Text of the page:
By: Coast Guard Petty Officer 3rd Class Corinne Zilnicki
The waters of Bogue Inlet were choppy last Saturday morning. With 15-knot winds whipping the waves into frothy disarray, the inlet posed a challenge for boaters attempting to safely navigate the moody waters.
For Don Midgett and Timothy Rollins, two boaters who were trying to wrestle their way through the inlet that morning, the conditions proved too rough for their 22-foot Sea Hawk.
The boat’s outboard failed, leaving the two men helpless as the current pushed their vessel onto the sandbar.
At 9:36 a.m., their boat began to take on water.
At 9:43 a.m., the boat capsized. Midgett and Rollins had only enough time to grab their life jackets before tumbling into the churning water.
After receiving a call from a bystander, four crew members from U.S. Coast Guard Station Emerald Isle arrived on scene in their 24-foot rescue boat at 9:50 a.m., arms outstretched.
“Getting there quickly was vital,” said Coast Guard Petty Officer 3rd Class Tyler McGuinness, a boatswain’s mate at at the Station. “It’s hard because things change constantly.”
For as the Coast Guard crew made their way to the scene, they thought they were just dealing with a vessel taking on water.
“As soon as we heard the boat had capsized, things got more serious,” said McGuinness, the coxswain of the crew. “It fired everyone up. Adrenaline kicked in.”
Petty Officer 2nd Class Michael Tomcany, a boatswain’s mate, and Fireman Apprentice Michael Skvasik, another crew member, were able to pull both men from the water and onto the Special Purpose Craft-Shallow Water boat in a matter of minutes.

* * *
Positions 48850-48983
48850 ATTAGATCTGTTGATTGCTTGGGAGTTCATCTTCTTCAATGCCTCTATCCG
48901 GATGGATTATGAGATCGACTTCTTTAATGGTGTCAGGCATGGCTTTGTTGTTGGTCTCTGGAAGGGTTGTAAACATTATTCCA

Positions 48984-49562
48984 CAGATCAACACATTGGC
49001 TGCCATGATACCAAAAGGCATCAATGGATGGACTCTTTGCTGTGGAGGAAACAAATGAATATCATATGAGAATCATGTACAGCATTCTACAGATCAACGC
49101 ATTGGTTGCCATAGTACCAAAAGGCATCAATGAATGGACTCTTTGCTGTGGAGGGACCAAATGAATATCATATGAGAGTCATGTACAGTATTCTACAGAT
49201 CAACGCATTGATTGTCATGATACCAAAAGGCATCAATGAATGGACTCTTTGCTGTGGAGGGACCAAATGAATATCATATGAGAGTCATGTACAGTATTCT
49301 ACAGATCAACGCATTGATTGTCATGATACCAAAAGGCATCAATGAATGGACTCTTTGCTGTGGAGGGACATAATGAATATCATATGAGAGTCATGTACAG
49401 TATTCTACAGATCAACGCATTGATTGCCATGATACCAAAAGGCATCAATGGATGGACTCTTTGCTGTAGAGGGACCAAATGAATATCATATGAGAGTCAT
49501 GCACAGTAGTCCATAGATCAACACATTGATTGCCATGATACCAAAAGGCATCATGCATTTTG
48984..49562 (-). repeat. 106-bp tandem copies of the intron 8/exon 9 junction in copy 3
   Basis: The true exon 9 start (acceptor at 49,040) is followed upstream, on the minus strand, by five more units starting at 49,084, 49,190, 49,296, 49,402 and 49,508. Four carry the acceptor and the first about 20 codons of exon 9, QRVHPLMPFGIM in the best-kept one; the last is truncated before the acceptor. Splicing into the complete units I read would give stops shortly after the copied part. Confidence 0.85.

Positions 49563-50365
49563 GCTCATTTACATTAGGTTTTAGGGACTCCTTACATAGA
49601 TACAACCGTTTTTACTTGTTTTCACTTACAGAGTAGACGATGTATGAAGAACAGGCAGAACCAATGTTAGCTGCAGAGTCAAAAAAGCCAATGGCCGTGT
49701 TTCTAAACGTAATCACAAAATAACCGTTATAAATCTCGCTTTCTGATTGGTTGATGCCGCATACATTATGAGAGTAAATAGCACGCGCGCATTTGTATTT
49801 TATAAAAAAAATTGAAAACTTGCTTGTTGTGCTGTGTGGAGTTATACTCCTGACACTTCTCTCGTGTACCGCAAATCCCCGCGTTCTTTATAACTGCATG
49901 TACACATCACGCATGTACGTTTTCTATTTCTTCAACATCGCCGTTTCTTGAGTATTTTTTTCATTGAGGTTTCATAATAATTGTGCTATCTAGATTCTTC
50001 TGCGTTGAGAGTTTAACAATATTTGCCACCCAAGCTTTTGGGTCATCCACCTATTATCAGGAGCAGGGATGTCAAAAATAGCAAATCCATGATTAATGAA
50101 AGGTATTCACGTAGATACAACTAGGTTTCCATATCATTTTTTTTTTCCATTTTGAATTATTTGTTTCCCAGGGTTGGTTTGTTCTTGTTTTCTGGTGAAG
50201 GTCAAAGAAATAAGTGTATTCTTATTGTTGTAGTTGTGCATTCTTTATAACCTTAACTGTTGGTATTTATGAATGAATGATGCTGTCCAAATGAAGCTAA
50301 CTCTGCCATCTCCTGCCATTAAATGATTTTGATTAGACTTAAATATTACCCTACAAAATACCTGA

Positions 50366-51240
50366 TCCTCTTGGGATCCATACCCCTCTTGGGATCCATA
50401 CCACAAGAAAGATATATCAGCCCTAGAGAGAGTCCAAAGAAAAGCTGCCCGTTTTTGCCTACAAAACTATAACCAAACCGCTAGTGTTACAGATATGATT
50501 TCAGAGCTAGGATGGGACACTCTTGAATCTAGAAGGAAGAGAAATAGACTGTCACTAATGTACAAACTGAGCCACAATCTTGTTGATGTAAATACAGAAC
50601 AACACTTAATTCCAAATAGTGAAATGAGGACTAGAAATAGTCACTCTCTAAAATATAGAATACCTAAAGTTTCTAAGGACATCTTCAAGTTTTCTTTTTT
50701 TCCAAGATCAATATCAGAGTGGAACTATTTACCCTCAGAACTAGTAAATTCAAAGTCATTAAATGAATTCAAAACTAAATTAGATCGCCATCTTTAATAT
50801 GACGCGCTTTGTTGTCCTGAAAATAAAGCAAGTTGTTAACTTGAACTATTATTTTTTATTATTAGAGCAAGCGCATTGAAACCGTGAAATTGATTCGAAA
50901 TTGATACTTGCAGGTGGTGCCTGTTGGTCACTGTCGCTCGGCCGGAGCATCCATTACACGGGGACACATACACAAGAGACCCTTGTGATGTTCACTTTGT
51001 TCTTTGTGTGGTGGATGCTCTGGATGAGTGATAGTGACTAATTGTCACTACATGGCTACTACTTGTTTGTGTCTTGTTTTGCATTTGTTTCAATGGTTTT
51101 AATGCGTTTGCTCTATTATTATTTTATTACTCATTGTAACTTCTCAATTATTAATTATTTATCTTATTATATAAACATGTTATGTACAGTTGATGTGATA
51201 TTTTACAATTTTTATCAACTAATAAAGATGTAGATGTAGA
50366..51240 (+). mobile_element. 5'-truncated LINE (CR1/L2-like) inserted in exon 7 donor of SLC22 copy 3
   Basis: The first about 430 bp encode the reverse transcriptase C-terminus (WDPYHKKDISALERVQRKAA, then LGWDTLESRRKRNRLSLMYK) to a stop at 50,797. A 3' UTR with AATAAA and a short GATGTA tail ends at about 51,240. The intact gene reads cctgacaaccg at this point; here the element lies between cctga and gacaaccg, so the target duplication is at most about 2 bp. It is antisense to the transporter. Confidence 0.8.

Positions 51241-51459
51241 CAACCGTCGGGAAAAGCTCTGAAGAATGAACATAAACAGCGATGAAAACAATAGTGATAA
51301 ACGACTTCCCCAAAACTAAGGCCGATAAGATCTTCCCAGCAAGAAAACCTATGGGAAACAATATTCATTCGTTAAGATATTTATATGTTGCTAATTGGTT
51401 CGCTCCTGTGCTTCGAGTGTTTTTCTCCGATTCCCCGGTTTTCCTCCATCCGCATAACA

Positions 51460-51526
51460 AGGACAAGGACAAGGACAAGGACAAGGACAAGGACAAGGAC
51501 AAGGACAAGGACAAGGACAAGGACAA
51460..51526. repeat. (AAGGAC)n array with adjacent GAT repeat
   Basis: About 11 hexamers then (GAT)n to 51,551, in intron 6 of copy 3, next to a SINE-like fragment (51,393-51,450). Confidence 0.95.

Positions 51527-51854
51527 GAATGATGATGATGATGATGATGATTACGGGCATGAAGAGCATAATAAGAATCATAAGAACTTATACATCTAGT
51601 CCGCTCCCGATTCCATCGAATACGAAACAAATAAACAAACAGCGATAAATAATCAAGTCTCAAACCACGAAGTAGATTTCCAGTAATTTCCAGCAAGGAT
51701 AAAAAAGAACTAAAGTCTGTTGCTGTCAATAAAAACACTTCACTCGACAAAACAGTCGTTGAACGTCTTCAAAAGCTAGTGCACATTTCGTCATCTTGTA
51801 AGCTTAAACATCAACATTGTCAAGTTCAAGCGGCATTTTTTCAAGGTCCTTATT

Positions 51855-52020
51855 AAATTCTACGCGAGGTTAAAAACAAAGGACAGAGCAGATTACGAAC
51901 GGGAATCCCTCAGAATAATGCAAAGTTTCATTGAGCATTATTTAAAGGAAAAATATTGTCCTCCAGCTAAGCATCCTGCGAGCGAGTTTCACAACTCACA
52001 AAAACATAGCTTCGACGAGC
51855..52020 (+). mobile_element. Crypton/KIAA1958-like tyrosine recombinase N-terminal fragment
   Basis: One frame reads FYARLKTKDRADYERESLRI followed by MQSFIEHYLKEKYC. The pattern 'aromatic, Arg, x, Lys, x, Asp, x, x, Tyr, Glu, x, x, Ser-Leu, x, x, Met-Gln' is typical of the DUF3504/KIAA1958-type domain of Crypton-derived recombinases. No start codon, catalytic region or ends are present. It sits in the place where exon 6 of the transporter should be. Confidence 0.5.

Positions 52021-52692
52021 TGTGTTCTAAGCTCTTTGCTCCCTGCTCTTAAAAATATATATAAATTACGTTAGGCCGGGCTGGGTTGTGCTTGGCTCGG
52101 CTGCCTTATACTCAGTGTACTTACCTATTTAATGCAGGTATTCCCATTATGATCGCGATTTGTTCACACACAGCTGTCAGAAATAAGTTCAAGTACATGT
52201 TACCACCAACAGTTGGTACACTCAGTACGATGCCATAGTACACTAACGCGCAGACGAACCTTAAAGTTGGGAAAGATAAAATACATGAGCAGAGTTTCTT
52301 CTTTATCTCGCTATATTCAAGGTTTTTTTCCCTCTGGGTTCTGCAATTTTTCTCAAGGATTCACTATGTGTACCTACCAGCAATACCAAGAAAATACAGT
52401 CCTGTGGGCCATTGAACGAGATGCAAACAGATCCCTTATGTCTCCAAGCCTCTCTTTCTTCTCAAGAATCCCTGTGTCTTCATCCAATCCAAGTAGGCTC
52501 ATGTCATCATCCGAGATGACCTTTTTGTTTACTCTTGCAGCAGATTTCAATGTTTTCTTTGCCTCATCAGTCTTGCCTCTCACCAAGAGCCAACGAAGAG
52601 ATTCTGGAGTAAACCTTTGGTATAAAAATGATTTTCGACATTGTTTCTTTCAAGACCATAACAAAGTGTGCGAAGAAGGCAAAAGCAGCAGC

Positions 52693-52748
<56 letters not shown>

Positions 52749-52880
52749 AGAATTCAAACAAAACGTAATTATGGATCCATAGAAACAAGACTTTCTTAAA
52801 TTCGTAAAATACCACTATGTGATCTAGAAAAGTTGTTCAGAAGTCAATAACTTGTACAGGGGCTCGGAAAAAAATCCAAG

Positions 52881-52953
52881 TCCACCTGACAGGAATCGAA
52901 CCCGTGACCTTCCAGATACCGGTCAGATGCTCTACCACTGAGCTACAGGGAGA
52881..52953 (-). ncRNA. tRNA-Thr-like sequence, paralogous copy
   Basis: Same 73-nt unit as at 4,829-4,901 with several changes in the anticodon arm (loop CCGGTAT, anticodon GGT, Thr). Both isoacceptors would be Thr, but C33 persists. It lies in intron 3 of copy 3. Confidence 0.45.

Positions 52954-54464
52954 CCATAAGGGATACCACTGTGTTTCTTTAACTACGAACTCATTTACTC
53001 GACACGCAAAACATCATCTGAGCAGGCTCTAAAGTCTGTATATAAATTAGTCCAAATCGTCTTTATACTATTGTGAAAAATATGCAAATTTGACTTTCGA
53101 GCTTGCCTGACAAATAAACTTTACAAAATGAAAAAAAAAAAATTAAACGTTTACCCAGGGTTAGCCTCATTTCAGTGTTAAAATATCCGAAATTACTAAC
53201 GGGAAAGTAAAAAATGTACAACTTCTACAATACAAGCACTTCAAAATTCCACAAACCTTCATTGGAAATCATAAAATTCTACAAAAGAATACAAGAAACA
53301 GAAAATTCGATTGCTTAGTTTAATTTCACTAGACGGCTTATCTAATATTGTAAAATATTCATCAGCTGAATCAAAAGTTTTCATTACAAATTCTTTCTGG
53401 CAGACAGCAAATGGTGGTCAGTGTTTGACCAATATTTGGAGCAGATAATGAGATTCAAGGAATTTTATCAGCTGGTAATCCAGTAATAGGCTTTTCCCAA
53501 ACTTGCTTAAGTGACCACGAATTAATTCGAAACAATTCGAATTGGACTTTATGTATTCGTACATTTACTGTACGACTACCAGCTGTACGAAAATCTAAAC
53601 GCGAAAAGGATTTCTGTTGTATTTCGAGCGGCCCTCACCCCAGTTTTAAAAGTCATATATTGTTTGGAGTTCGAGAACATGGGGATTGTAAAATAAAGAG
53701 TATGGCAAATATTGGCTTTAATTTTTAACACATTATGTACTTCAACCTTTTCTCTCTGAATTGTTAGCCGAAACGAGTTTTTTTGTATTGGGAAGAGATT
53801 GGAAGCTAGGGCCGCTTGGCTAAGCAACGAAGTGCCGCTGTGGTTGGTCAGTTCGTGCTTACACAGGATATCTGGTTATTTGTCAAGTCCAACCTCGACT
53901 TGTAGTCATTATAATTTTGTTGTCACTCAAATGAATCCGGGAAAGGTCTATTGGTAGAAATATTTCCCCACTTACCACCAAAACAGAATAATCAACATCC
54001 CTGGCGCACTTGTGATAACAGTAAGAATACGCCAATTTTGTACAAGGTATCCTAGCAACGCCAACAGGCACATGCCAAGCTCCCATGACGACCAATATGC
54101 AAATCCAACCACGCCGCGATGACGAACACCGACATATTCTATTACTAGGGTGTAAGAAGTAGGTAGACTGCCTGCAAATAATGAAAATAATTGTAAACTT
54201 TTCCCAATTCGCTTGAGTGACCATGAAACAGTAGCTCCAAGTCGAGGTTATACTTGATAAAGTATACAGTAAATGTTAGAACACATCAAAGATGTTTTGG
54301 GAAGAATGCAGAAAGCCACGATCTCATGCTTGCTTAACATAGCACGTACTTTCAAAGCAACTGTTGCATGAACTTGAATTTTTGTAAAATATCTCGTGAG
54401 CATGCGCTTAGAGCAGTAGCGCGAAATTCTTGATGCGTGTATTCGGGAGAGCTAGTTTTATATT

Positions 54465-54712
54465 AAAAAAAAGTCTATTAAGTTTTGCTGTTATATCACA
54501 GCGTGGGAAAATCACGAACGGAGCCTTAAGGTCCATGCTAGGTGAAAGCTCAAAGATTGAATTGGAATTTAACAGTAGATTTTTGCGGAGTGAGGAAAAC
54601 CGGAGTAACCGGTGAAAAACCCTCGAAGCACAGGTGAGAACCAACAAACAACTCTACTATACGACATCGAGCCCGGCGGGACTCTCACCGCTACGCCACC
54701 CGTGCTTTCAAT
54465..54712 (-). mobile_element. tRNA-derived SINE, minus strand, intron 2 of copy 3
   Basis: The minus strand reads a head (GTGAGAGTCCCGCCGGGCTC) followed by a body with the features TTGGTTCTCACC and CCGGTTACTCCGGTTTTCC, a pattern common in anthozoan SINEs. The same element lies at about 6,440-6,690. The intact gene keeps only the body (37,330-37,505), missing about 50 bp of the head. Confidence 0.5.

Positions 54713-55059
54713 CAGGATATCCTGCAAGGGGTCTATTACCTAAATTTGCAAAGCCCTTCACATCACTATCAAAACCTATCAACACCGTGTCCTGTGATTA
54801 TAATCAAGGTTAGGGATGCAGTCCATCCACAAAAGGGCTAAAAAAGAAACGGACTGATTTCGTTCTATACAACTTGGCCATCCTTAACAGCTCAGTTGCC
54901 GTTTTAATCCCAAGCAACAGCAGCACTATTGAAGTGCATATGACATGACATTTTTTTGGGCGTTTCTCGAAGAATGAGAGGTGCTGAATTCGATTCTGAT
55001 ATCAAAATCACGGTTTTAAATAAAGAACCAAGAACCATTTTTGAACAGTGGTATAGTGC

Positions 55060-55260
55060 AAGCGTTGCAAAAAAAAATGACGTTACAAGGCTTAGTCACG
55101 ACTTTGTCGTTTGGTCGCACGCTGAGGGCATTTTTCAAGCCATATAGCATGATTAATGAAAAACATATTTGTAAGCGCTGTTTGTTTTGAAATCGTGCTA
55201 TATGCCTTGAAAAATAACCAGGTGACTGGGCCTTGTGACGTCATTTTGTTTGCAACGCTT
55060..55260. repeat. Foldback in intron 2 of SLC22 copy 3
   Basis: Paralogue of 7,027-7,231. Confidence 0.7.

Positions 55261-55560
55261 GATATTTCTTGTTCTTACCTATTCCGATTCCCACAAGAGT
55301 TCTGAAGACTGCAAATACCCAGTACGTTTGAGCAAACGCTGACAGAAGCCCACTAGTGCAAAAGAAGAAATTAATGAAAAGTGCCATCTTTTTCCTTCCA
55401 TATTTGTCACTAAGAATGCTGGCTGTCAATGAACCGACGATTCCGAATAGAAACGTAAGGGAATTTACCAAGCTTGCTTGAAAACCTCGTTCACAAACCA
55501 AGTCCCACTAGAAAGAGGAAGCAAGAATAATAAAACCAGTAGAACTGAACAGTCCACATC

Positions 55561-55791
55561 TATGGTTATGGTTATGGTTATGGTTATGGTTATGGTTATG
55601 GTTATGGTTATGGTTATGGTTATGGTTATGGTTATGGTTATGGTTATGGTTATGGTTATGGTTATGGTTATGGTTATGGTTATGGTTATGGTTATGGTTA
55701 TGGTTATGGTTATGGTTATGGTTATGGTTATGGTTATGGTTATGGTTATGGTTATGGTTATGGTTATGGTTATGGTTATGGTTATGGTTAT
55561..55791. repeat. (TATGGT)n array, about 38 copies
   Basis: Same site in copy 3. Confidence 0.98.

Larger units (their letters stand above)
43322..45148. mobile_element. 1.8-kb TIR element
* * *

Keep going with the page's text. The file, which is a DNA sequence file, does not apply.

Coast Guardsmen at Station Emerald Isle routinely practice recovering people from the water, which McGuinness said helped his team execute the rescue so well.
“The crew performed perfectly,” he said. “They were on point.”
“When it’s the real deal, it’s a little more nerve-wracking,” said Petty Officer 3rd Class Sarah Welvaert, a boatswain’s mate and another member of the rescue crew. “All you want is to get them aboard safely.”
Although shaken and in shock, Midgett and Rollins were otherwise unharmed.
“They were both just really happy to be out of the water,” said Skvasik.
The rescue crew brought the two men to the station, where an emergency medical services team evaluated both and deemed them in good health.
“If they hadn’t managed to grab their life jackets, and if we hadn’t been able to respond so quickly, it might not have gone so well,” McGuinness said. “But we got the outcome we wanted. The whole crew was stoked.”
Skvasik, who has been in the Coast Guard for less than a year, said this was his first search and rescue case.
“I wasn’t as nervous as I thought I was going to be,” he said. “Everyone was focused.”
Welvaert, who has been part of many search and rescue cases while stationed at Emerald Isle, said she also found Saturday’s rescue fulfilling.
“That’s what everyone signs up for,” she said. “Being able to make a difference means everything.”